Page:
Open Yale Courses, a program that broadcasts select Yale lecture courses free of charge online, added 10 new classes to its offerings this month.
This batch of lectures, recorded and uploaded in their entirety, include the political science course “Moral Foundations of Politics,” a Spanish literature course called “Cervantes’ ‘Don Quixote’” and “Fundamentals of Physics II,” among other science, social science and humanities classes. The newest uploads bring the total number of options on the Open Yale website to 35 classes across 20 departments, Program Director and Dunham Professor of the History of Art and Classics Diana Kleiner said.
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“Yale has to be a leader in education, and consequently we have to find ways to push the envelope and do something really exciting,” Kleiner said. “This kind of creativity breeds other creativity.”
Kleiner said in an April 2010 interview that, as Yale increasingly focuses on spreading its resources far and wide and broadening its global impact, disseminating selected classes through the internet helps it achieve that goal. She said Monday that Open Yale brings Yale classes to people of all socioeconomic and educational backgrounds in countries across the world, many of whom would never have access to a Yale education otherwise.
About three million people have viewed the site since its launch in 2007, Kleiner said, adding that the courses have also been accessed approximately 15 million times through other well-known platforms including YouTube and iTunes. China, Germany and Brazil rank among the countries with the highest volume of visitor traffic.
Open Yale began with seven courses, and three subsequent additions have brought it to its current size. Kleiner said she is largely responsible for choosing which courses to include in the Open Yale program and often consults faculty and department chairs to make her decisions. Most professor have been receptive to participating in the program, but a few have declined over the years, she said.
Kleiner added that as the program has expanded, she has tried to include as many academic disciplines as possible while also building on the offerings in popular areas. For example, economic courses have attracted many views since the financial crisis of 2008, and Open Yale offers three courses in the field — including esteemed professor Robert Shiller’s “Financial Markets” course and the recently added “Financial Theory” with professor John Geanakoplos ’75. “Fundamentals of Physics II” with professor Ramamurti Shankar also relates to material already on the site, since “Fundamentals of Physics I” which was uploaded in 2007.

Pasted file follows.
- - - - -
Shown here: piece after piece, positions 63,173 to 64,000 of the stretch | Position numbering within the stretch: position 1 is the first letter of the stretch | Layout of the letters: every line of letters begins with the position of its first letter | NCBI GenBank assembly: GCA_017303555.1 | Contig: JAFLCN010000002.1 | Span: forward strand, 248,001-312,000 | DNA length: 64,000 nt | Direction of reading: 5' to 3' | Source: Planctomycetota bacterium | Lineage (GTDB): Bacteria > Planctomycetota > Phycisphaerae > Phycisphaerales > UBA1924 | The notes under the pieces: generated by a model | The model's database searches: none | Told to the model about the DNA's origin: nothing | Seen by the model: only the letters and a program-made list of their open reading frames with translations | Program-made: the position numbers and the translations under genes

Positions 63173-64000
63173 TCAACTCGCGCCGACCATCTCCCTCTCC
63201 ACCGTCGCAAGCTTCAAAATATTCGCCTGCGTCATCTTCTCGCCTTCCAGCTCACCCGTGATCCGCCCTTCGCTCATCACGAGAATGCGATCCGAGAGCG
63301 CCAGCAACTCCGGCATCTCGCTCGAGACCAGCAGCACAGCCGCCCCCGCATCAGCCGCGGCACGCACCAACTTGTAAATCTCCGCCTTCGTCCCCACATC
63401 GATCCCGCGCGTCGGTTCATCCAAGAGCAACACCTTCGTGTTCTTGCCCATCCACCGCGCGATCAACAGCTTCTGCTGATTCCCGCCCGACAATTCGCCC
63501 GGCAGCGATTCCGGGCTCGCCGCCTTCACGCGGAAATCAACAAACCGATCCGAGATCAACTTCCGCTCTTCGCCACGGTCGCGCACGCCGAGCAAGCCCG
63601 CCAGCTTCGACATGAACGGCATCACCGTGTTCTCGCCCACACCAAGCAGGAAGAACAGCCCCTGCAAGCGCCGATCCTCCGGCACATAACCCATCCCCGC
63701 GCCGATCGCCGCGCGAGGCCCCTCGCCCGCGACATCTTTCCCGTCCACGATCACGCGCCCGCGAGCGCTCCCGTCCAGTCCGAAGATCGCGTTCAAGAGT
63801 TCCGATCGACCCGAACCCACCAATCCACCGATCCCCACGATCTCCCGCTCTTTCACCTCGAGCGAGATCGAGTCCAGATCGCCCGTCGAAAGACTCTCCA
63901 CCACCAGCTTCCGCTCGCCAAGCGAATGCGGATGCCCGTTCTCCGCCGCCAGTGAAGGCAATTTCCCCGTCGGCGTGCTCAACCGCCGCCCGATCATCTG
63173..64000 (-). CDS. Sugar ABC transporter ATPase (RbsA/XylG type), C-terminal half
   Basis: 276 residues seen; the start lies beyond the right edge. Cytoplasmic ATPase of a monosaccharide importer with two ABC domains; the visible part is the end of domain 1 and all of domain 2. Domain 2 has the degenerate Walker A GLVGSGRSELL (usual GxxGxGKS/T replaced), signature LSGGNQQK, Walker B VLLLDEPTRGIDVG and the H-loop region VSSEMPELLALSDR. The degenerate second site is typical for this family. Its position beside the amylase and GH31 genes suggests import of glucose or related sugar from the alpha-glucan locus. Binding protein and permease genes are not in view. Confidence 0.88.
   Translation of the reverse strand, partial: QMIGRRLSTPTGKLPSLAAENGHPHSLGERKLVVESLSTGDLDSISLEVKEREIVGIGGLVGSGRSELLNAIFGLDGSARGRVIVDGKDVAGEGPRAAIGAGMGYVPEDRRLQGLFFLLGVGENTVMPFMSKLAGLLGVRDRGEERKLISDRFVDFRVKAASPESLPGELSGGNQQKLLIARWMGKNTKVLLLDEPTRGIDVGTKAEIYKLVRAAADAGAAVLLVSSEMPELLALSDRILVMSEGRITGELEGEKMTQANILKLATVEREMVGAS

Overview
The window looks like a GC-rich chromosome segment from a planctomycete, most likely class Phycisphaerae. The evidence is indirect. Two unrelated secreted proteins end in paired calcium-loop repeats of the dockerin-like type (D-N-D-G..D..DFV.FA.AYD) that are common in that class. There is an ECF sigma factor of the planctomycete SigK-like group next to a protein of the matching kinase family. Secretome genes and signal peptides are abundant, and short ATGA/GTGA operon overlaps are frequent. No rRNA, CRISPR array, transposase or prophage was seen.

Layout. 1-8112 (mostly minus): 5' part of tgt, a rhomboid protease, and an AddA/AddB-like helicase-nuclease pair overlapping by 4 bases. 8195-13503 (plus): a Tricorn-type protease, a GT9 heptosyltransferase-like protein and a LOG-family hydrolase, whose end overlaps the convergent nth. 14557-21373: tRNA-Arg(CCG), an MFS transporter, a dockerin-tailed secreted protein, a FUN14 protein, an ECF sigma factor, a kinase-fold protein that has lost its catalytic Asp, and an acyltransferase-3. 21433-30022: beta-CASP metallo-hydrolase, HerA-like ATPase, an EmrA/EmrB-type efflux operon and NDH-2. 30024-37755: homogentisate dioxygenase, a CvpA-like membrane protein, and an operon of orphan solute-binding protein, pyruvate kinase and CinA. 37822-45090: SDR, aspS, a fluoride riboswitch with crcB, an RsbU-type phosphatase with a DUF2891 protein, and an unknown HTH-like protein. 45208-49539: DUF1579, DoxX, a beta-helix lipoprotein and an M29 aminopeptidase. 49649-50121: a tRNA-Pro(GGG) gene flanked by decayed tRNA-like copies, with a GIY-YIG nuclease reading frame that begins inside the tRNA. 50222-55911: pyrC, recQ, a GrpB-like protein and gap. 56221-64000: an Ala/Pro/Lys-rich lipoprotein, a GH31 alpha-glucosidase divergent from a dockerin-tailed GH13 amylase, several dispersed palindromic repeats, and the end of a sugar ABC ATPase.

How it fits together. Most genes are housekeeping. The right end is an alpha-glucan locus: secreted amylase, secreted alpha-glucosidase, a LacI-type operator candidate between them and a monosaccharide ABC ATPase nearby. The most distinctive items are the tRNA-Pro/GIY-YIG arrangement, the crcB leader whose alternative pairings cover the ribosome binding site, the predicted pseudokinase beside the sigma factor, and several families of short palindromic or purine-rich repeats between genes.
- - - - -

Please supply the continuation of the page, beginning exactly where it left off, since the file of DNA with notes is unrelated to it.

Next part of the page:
In addition, Kleiner said she bases her decisions in part on the professors of the courses.
“I’m really thinking about people who have a reputation as great undergraduate teachers … but also people of a strong pioneering spirit,” she said.
Spanish Professor Roberto González Echevarría, who teaches “Cervantes’ ‘Don Quixote,’” said he thinks his lecture fits the program’s goals because “Don Quixote” is “possibly the most universal work of fiction ever written.”
Echevarría praised Open Yale for posting free content accessible to people across the globe.
“I think it speaks to the democratization that the Internet brings to the world,” he said.
Professor Keith Wrightson, whose course about British history “Politics, Religion, and Society under the Tudors and Stuarts” was included in the recent addition, said that he does not think online programs like Open Yale could ever adequately replicate the courses at Yale. Though some videos are accompanied by uploaded problem sets and exams from the course, those who watch online do not have the benefit of discussion sections, graded work or any kind of feedback.
“It’s a taste of what we do, rather than the full experience,” he said, adding that he still believes Open Yale plays an important role in the University’s public outreach.
Asked about the future of Open Yale, Kleiner said she is not able to speculate, but is confident that the program will continue to grow.
“If I could tell you precisely what Yale would be doing in five years, I would not be a good leader for this project,” she said. “This project has to evolve based on what is going on in the world.”
Open Yale Courses developed from a collaboration between Yale, Stanford and Oxford that began in 2001. The Massachusetts Institute of Technology was the first of Yale’s peer schools to make educational materials available to the public online, founding its OpenCourseWare program in 1999.